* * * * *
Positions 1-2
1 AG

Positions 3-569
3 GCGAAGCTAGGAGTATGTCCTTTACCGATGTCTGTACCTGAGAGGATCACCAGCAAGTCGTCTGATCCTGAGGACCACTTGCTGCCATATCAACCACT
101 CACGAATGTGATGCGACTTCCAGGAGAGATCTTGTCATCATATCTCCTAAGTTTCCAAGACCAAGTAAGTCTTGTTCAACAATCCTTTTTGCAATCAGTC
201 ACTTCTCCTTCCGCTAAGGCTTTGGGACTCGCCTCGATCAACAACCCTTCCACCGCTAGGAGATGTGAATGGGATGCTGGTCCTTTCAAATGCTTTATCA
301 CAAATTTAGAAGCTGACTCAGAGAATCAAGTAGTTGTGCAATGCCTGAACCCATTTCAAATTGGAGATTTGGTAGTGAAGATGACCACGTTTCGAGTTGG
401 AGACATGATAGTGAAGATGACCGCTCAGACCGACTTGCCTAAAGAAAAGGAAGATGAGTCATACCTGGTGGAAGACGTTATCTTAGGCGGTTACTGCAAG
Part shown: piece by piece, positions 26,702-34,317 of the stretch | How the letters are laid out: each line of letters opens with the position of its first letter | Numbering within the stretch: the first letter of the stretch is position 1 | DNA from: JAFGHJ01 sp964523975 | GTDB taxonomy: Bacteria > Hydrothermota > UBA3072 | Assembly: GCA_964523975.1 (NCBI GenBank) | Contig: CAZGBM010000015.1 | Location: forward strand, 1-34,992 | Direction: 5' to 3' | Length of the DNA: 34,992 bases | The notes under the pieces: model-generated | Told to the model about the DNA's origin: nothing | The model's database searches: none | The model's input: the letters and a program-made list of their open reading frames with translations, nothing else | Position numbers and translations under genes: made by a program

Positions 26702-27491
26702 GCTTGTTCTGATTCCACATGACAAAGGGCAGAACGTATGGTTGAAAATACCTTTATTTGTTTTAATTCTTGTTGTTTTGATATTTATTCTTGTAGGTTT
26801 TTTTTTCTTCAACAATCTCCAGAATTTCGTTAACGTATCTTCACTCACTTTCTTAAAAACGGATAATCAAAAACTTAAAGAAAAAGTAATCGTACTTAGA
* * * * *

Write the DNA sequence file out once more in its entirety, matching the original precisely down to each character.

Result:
Positions 1-2
1 AG

Positions 3-569
3 GCGAAGCTAGGAGTATGTCCTTTACCGATGTCTGTACCTGAGAGGATCACCAGCAAGTCGTCTGATCCTGAGGACCACTTGCTGCCATATCAACCACT
101 CACGAATGTGATGCGACTTCCAGGAGAGATCTTGTCATCATATCTCCTAAGTTTCCAAGACCAAGTAAGTCTTGTTCAACAATCCTTTTTGCAATCAGTC
201 ACTTCTCCTTCCGCTAAGGCTTTGGGACTCGCCTCGATCAACAACCCTTCCACCGCTAGGAGATGTGAATGGGATGCTGGTCCTTTCAAATGCTTTATCA
301 CAAATTTAGAAGCTGACTCAGAGAATCAAGTAGTTGTGCAATGCCTGAACCCATTTCAAATTGGAGATTTGGTAGTGAAGATGACCACGTTTCGAGTTGG
401 AGACATGATAGTGAAGATGACCGCTCAGACCGACTTGCCTAAAGAAAAGGAAGATGAGTCATACCTGGTGGAAGACGTTATCTTAGGCGGTTACTGCAAG
Part shown: piece by piece, positions 26,702-34,317 of the stretch | How the letters are laid out: each line of letters opens with the position of its first letter | Numbering within the stretch: the first letter of the stretch is position 1 | DNA from: JAFGHJ01 sp964523975 | GTDB taxonomy: Bacteria > Hydrothermota > UBA3072 | Assembly: GCA_964523975.1 (NCBI GenBank) | Contig: CAZGBM010000015.1 | Location: forward strand, 1-34,992 | Direction: 5' to 3' | Length of the DNA: 34,992 bases | The notes under the pieces: model-generated | Told to the model about the DNA's origin: nothing | The model's database searches: none | The model's input: the letters and a program-made list of their open reading frames with translations, nothing else | Position numbers and translations under genes: made by a program

Positions 26702-27491
26702 GCTTGTTCTGATTCCACATGACAAAGGGCAGAACGTATGGTTGAAAATACCTTTATTTGTTTTAATTCTTGTTGTTTTGATATTTATTCTTGTAGGTTT
26801 TTTTTTCTTCAACAATCTCCAGAATTTCGTTAACGTATCTTCACTCACTTTCTTAAAAACGGATAATCAAAAACTTAAAGAAAAAGTAATCGTACTTAGA